Well I did not read the manual but copied a file with xattr (Samba
                        creates them at mass) and saw what happened. But that was on a fairly
                        old SuSE 9.2. I check SuSE 10.3 when I am home.

                        Martin


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                      • Paul LeoNerd Evans
                        On Tue, 5 Feb 2008 02:25:26 -0800 (PST) ... I have to agree with krischik here. At University, I once got stuck in a problem with some of the other
                        Message 11 of 25 , Feb 5, 2008
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                          On Tue, 5 Feb 2008 02:25:26 -0800 (PST)
                          krischik <krischik@...> wrote:

                          > Sad that everybody else only sees only hurdles and risks of change and
                          > not the chances and the risk of no-change.
                          >
                          > And yes: there is a rist of no-change!

                          I have to agree with krischik here. At University, I once got stuck in a
                          problem with some of the other mathematicians, who were all of the
                          opinion that "Yes, I'll have tea if you're having tea". Problem was,
                          nobody actually had tea. It took one of the lawyers to stand up and say
                          "Alright then, I'll have tea." Then all the mathmos jumped ship.

                          An amusing story perhaps, but it proves the point. In all things like
                          this, someone needs to jump first. Does it really matter who that is, as
                          long as someone does?

                          It's been a bone of contention of mine for years, the way modified keys
                          work in terminals. Five years ago XTerm gained ways to express generic
                          modified keys (e.g. Ctrl-Shift-Left). Only recently did any application,
                          such as Vim, start to understand those. It's always been a "you jump,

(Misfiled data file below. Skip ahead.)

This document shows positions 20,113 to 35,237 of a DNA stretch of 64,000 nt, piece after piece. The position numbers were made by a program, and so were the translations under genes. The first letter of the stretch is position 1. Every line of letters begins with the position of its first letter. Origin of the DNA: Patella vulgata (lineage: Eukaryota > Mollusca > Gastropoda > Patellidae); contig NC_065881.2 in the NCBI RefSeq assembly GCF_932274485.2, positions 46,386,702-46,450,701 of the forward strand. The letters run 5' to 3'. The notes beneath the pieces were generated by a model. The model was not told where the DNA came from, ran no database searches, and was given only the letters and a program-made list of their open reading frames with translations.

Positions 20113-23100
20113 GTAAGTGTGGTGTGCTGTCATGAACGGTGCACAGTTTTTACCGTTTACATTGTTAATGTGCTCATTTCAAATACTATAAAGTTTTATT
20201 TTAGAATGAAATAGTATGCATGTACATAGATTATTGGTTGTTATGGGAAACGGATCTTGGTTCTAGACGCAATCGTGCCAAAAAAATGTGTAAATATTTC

I'll jump" situation - why should the terminal send sequences nobody
                          would understand, or why should any application look for sequences nobody
                          would send? Someone has to go first.

                          Back to the subject of EAs - someone already has gone first. The GNU
                          fileutils already support EAs. As does tar. I also know that the lighttpd
                          webserver uses them by default, only falling back on filename-based
                          detection if the file doesn't have a "Content-Type" EA.

                          It'd be lovely if Vim could set those for it.

                          --
                          Paul "LeoNerd" Evans

                          leonerd@...
                          ICQ# 4135350 | Registered Linux# 179460
                          http://www.leonerd.org.uk/
                        • krischik
                          ... Funny as you say - on my research for my little rants here (yes I do research before I rant) I found out that Apache too uses EA s when to store and detect
                          Message 12 of 25 , Feb 5, 2008
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                            On 5 Feb., 12:55, Paul LeoNerd Evans <leon...@...> wrote:

                            > I also know that the lighttpd
                            > webserver uses them by default, only falling back on filename-based